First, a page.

The symptoms of altitude sickness can vary greatly, from mild and subtle symptoms to severe and debilitating symptoms that, at their worst, can be life-threatening.
Understanding the condition, how it works, its symptoms and who is most at risk is key to early treatment that can often help people feel better very quickly.
Dr. John Hall is an emergency department physician with UCHealth Pikes Peak Regional Hospital in Woodland Park, Colorado. The hospital sits at just under 9,000 feet, altitude sickness is something seen in the emergency department frequently.
Dr. Hall says, “Out of the 600 to 800 patients we see a month, we see probably two to four cases easily during the winter months, and significantly more, as much as eight or nine during the summer months. The last shift I worked I actually saw four, which was kind rare.”
There are differing levels of altitude sickness, as explained by Dr. Hall: “Altitude sickness is a spectrum of disease. It begins with acute mountain illness, then develops into high altitude pulmonary edema, and in the end can result in something called high altitude cerebral edema, which can be lethal.”
Altitude Sickness Spectrum
- Acute mountain illness
- High altitude pulmonary edema
- High altitude cerebral edema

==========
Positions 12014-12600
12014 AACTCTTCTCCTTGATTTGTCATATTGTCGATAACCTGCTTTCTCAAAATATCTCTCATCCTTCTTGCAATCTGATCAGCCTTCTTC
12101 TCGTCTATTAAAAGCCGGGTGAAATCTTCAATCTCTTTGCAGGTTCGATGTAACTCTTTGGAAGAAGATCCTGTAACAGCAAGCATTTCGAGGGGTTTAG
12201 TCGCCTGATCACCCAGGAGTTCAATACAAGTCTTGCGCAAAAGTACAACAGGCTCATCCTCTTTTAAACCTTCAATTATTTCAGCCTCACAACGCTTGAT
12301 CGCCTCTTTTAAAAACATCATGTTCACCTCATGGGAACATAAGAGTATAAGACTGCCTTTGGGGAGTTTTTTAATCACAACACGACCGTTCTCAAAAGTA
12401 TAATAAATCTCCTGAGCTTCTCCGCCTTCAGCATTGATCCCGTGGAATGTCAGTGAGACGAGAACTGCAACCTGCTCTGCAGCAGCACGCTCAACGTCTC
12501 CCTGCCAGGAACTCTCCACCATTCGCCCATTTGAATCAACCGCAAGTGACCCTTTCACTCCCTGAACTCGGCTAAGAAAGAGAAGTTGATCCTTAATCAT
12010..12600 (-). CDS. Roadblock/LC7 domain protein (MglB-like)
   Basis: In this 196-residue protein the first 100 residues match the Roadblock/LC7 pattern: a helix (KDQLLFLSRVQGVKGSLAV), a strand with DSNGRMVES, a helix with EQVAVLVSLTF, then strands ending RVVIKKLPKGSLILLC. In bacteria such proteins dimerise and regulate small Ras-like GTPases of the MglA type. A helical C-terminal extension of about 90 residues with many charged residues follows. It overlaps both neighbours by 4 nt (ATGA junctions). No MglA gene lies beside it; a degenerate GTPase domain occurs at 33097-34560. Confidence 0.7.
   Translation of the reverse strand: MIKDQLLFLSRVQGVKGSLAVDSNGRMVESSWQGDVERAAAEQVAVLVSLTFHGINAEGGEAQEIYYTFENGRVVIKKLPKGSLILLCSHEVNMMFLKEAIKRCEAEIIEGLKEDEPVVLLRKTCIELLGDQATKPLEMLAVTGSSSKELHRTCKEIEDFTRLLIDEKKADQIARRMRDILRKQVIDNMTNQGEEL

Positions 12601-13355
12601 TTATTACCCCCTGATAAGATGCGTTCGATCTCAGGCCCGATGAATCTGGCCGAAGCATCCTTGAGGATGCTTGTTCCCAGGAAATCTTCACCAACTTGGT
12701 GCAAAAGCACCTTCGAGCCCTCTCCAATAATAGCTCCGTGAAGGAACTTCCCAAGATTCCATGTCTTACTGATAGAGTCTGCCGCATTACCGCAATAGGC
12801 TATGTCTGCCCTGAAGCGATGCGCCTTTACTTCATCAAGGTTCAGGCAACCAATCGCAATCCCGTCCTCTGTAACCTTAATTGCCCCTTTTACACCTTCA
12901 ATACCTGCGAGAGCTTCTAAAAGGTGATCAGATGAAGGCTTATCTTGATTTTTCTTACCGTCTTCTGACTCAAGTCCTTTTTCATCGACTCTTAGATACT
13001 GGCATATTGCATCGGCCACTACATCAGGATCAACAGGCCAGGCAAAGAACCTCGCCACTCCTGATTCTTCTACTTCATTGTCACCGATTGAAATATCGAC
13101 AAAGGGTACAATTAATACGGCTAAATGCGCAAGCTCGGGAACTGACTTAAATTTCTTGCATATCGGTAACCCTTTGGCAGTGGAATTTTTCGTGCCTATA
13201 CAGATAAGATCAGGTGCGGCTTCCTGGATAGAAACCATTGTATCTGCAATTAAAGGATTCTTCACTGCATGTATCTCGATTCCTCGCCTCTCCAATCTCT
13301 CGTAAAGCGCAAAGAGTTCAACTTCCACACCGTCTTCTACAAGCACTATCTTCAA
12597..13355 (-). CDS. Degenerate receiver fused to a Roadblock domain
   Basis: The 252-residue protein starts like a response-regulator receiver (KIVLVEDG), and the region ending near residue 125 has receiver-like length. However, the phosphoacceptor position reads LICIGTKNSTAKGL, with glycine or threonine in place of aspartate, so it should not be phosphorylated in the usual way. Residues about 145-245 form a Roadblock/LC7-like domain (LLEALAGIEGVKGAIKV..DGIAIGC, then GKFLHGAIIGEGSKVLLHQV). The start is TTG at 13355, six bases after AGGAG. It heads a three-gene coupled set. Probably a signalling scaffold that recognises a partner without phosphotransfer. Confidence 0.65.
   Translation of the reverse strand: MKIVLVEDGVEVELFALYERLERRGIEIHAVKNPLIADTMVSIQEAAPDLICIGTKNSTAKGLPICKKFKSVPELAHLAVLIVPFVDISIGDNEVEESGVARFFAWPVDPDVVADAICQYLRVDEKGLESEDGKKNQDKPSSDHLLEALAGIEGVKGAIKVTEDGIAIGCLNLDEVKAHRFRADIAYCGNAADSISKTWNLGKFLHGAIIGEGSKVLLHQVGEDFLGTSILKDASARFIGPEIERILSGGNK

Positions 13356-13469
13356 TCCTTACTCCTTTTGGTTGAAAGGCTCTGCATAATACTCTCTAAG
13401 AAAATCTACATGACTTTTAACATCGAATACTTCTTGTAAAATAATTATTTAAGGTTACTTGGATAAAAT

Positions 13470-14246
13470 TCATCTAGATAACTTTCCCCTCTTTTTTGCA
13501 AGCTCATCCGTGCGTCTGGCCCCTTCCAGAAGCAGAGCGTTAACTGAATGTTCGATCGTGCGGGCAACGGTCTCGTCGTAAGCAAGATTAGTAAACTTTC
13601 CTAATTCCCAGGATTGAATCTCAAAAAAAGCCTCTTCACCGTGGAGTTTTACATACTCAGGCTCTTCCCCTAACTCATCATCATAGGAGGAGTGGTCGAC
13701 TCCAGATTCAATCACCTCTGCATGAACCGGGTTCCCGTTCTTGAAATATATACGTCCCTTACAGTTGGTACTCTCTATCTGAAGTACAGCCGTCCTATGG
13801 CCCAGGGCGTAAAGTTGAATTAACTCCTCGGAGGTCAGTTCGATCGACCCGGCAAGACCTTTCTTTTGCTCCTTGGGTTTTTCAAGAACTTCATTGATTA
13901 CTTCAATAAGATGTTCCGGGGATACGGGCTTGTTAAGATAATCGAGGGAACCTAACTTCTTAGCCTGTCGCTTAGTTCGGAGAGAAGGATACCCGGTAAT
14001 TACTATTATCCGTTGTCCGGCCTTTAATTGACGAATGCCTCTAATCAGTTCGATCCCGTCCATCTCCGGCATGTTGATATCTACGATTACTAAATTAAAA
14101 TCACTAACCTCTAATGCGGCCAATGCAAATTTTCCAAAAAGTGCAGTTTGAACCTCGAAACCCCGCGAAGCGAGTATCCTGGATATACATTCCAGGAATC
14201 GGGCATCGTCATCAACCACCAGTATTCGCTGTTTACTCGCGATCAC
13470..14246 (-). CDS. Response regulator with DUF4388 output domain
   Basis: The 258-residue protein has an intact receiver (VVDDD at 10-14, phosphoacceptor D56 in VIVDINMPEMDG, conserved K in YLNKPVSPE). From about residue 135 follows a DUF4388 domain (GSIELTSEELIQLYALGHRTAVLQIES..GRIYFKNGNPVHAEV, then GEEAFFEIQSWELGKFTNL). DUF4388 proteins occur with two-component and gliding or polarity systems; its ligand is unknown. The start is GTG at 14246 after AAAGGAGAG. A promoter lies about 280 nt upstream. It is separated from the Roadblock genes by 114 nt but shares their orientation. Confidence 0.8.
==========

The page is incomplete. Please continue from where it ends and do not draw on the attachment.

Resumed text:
Living at altitude of varying levels in Colorado is something most people get used to after only a few days. For visitors to our state, or even local who tackle a 14er, altitude sickness is a very real concern.
Dr. Hall says it’s important to be aware of the subtle, early symptoms of altitude sickness to keep it from getting worse. “The first symptoms that most people experience are usually headache, nausea, fatigue, and shortness of breath, and obviously, shortness of breath with exertion.”
Altitude Sickness Mild Symptoms
- Shortness of breath
“The typical complaints that we see (in the emergency room) are patients who are come visiting here from sea level. Places like Georgia, Miami, New Jersey – states that are at lower elevations. Those people come up here (Colorado) and they have difficulty breathing, they’re short of breath they have a headache. They’re nauseous, they’re weak, they’re fatigued and get short of breath with minimal exertion.”
Dr. Hall says there are severe symptoms of altitude sickness that signal it’s time to see a doctor.
Altitude Sickness Severe Symptoms
- Can’t breathe
- Chest Pain
- Heart Palpitations
- Coughing up white frothy sputum
- Coughing up a blood
“Anybody with shortness of breath at rest – that is a very concerning symptom. Also chest pain, heavy palpitations or feeling like your heart is pounding out of your chest. Next thing you know they are coughing up this white frothy stuff, or maybe even coughing up a little blood. These are concerning symptoms. If you’re normally very active at home at sea level, you’re running two miles a day and then up here (at high altitude) you just sit down if you’re short of breath that’s a concerning symptom. You need to come to be seen by someone.”
In our next Your Healthy Family story on altitude sickness, Dr. Hall, will explain the main risk factors that open people up to altitude sickness and the many ways it’s treated.